We have to have the patience, strength and resources to fight a second and third wave too in the coming days as epidemiologists continue issuing notes of caution. They have warned that the second wave would be even more dangerous than the ongoing first wave.
They have been citing the example of the 1918 Spanish flu pandemic to underscore their points. They see many similarities between the Spanish flu and the ongoing coronavirus pandemic in their severe impact on public health.
Both are respiratory diseases, spread by breath and touch as well as, to some extent, via surfaces. Both are caused by viruses, and both are highly contagious.
Both are what are known as "crowd diseases", spreading most easily when people are packed together at high densities – in favelas, for example, or trenches.
The 1918 flu pandemic claimed at least 50 million lives, or 2.5 percent of the global population. It washed over the world in three waves.
A relatively mild wave in the early months of 1918 was followed by a far more lethal second wave that erupted in late August and receded towards the end of the year. In the early months of 1919, there was the third and final wave that was intermediate in severity compared to the other two.
In the second wave of the pandemic, the vast majority of the deaths occurred in the 13 weeks between mid-September and mid-December 1918.
It was a veritable tidal wave of death – the worst since the Black Death of the 14th-century – and possibly in all of human history.
This was one reason the historians agree that the pandemic hastened the end of the First World War as both sides lost so many troops to the disease in the final months of the conflict.
In the current first wave, the coronavirus pandemic has already killed more than two lakh people and infected another three million people rampaging across the globe.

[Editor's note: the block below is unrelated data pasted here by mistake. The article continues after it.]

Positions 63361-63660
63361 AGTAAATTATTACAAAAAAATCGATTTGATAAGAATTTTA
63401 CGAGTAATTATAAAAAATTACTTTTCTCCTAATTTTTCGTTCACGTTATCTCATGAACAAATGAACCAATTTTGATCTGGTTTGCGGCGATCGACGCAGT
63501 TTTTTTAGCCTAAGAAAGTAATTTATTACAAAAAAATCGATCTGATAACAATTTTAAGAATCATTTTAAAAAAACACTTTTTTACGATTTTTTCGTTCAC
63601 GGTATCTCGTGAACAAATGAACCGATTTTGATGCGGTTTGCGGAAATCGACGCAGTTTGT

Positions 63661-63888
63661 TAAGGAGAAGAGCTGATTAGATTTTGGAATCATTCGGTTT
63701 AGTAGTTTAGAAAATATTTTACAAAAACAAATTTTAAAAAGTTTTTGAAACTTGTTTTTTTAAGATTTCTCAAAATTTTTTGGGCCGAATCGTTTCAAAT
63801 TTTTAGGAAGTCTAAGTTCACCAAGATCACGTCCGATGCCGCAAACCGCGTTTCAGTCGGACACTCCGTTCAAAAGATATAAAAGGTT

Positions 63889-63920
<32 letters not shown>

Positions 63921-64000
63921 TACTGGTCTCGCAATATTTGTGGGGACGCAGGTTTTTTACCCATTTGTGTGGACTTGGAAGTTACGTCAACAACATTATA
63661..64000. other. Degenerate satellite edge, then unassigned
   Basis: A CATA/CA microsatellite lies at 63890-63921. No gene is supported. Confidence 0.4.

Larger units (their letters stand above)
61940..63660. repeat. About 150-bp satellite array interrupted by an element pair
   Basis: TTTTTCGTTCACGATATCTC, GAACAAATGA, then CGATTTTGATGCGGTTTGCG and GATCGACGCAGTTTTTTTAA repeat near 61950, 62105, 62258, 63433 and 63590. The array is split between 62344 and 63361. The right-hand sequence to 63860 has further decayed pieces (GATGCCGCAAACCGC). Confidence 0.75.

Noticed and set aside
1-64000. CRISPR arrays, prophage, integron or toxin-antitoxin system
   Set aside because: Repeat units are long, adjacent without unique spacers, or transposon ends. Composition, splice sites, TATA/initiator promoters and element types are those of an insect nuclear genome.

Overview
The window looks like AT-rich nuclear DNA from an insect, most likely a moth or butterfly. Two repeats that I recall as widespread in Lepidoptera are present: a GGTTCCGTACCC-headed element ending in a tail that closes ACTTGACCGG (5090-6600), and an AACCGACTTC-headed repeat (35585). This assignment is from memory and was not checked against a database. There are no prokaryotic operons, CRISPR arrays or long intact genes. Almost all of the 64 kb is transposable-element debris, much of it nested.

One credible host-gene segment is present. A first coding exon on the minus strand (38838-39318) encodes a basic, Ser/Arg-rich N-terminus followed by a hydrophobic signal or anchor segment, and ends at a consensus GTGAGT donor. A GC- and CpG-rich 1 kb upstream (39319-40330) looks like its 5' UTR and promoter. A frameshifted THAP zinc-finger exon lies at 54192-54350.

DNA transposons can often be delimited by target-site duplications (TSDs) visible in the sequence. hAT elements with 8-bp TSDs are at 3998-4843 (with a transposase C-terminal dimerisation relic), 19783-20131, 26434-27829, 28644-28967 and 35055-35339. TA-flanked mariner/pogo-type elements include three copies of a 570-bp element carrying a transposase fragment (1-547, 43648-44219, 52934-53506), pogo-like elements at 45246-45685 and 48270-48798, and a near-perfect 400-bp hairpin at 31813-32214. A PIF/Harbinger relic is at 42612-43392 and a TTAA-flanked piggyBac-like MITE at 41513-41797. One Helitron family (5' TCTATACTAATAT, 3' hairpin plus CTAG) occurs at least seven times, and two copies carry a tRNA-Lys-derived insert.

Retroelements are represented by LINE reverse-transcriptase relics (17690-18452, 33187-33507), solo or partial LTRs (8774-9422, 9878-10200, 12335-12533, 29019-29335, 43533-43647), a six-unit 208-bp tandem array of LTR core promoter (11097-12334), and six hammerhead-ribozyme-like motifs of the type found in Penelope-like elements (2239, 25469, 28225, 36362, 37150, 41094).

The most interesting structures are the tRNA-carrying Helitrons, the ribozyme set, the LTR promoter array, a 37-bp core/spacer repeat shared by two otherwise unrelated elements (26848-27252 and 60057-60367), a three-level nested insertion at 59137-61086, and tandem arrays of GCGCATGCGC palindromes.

So far, Europe has been worst hit by the coronavirus pandemic.
As European countries announced to ease the lockdown measures after flattening the curve, WHO on Thursday warned that Europe remains "very much in the grip of this pandemic."
"Today the European region accounts for 46% of cases, and 63% of deaths globally," regional director Dr Hans Kluger said.
Although Europe is seeing evidence of a "plateau or a reduction" of new cases since the introduction of social distancing measures, the WHO warned against complacency.
"This virus is unforgiving. We must remain vigilant, persevere and be patient, ready to ramp up measures as and when needed," Dr Kluger said.
The Bangladesh eased the lockdown restriction without having the curve being flattened.
The way people are returning to the capital and factories are opening gives indication that we are heading for herd immunity either in planned or unplanned way.
The Spanish flu record says the US states that had lost patience and eased the lockdown measures prematurely paid heavily during the second wave which was more dangerous than the first wave. Their economic recovery was slow as the pandemic had killed many and left numerous workers sick.
On the other hand, the states that enforced strict lockdown for more than two months recovered from the economic shock faster.
Bangladesh authorities need to decide their course of action carefully considering all aspects of the menace of the pandemic as Dr. Kluger said "we must remain vigilant, persevere and be patient ready to ramp up measures as and when needed."
Nobody wants a repeat of the painful part of the pandemic history.